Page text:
©2000 NewFoundations

The Educational Theory of Abraham Maslow

Analyst: M. L. Fulano de T.


edited 8/18/11

Theory of Value:

Individuals are driven by needs: safety, respect, esteem. They construct individual value systems that relate to these needs (1: p.40).

As needs are met- individual can explore higher levels of gratification and values change or clarify (1: p. 155).

Adults pass values on to children - if no adults present, children learn from other children (1: p. 229).

Theory of Knowledge:

Knowledge should include acquiring skills related to dealing with realities of life (2:p.224).

Important for children/adults to learn how to learn, rather than absorbing facts (2: p.224).

Knowledge is continuous, flowing, changing, and needs to account for individual needs and development (3: p. 138).

Theory of Human Nature:

All individuals have vast potential that are blocked by unmet needs (1: p. 15 1).

This potential has not fully been regarded by psychologists or educators (1: pp. 215 - 216).

All of us should be able to self-actualize- but children have this potential taken from them (1: p.296)

Theory of Learning:

Learning can only take place when basic needs have been met (1: p.40).

Learner perceive education in more accurate terms when needs are met and learning becomes the priority (2: pp. 321 - 324).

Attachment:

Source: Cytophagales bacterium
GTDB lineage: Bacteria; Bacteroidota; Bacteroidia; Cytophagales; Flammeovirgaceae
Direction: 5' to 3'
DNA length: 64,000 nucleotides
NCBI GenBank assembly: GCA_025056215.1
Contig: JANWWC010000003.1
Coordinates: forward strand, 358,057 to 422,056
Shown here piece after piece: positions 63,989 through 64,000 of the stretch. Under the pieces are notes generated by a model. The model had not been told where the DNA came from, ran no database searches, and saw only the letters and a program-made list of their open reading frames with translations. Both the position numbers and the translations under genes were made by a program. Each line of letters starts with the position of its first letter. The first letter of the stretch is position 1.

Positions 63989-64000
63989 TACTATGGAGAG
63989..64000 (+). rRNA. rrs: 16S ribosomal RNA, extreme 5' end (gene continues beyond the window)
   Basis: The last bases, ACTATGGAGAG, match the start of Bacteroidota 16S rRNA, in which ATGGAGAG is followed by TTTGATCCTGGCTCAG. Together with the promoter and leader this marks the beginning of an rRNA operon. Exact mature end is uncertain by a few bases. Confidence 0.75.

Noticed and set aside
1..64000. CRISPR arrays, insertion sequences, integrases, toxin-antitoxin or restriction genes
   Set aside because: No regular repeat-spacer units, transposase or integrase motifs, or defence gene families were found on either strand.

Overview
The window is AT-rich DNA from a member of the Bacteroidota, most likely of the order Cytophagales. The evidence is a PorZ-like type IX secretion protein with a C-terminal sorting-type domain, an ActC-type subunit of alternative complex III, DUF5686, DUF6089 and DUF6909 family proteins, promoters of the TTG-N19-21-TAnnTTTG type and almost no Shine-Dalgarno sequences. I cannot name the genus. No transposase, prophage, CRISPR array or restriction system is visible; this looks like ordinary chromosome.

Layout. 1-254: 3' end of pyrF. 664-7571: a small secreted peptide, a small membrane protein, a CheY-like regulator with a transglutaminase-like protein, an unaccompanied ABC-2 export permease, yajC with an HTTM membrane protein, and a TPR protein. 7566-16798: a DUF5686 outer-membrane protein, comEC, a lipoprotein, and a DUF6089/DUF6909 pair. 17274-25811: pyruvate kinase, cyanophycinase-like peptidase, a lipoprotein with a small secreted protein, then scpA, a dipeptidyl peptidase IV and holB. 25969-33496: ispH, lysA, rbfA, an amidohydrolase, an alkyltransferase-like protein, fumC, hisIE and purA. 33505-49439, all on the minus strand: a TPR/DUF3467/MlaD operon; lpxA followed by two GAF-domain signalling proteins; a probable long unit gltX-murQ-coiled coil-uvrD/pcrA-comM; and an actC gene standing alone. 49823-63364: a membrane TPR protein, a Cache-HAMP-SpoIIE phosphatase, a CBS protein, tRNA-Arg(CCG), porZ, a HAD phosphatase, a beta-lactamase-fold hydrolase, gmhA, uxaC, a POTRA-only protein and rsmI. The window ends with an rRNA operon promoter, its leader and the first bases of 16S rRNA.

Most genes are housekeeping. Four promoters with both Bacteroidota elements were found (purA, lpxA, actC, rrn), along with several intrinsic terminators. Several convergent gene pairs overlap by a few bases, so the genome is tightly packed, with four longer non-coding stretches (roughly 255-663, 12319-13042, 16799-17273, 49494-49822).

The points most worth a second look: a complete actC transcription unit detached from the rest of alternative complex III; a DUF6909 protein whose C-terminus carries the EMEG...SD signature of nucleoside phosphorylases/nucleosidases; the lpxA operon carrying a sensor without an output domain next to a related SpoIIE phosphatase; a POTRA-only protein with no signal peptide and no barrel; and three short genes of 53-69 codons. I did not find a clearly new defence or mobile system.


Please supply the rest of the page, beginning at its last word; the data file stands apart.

How students emotionally view the world- sets the foundation for learning (3: pp. 132 - 138).

Theory of Transmission:

Stressing of liberal arts especially focused on ethical and developmental issues (2: p. 322).

Educators should strive for excellence - teaching is an art of transmitting a purpose, mission (2: p. 324).

Student leadership development, and development of whole person should be the role of teachers -- affective and cognitive (3: p. 322 - 324).

Theory of Society

Ideal society is one that facilitates individual development to full potential (4: p. 193).

Too much individual attention to development might hamper group goals (3: p. 322).

Society may be a collection of individuals with unfulfilled potential (1: p. 155).

Theory of Opportunity:

Every newborn has the capacity to self-actualize ... Only a few actually do (1: p. 40).

Learning for all of society so that needs can be met, values developed, potential possibly reached (3: p. 332).

Theory of Consensus:

Those whose needs have been met can be critical thinkers and not "slaves" to societal norms (1: p.44).

Self-actualization improves society, culture - from within (1: p. 94).


I. Hoffman, E. (1988). The right to be human. New York: St. Martin's Press.

2. Tuckman, B.W. (1992). Educational psychology : from theory to application. New York: Harcourt Brace Jovanovich.

3. Merriam, S.B. and Caffarefla, R. S. (199 1). Learning in adulthood. San Francisco: Jossey Bass.

4. Nicholi, A.M. (1988). The new harvard guide to psychiatry. Cambridge, MA: Harvard University Press.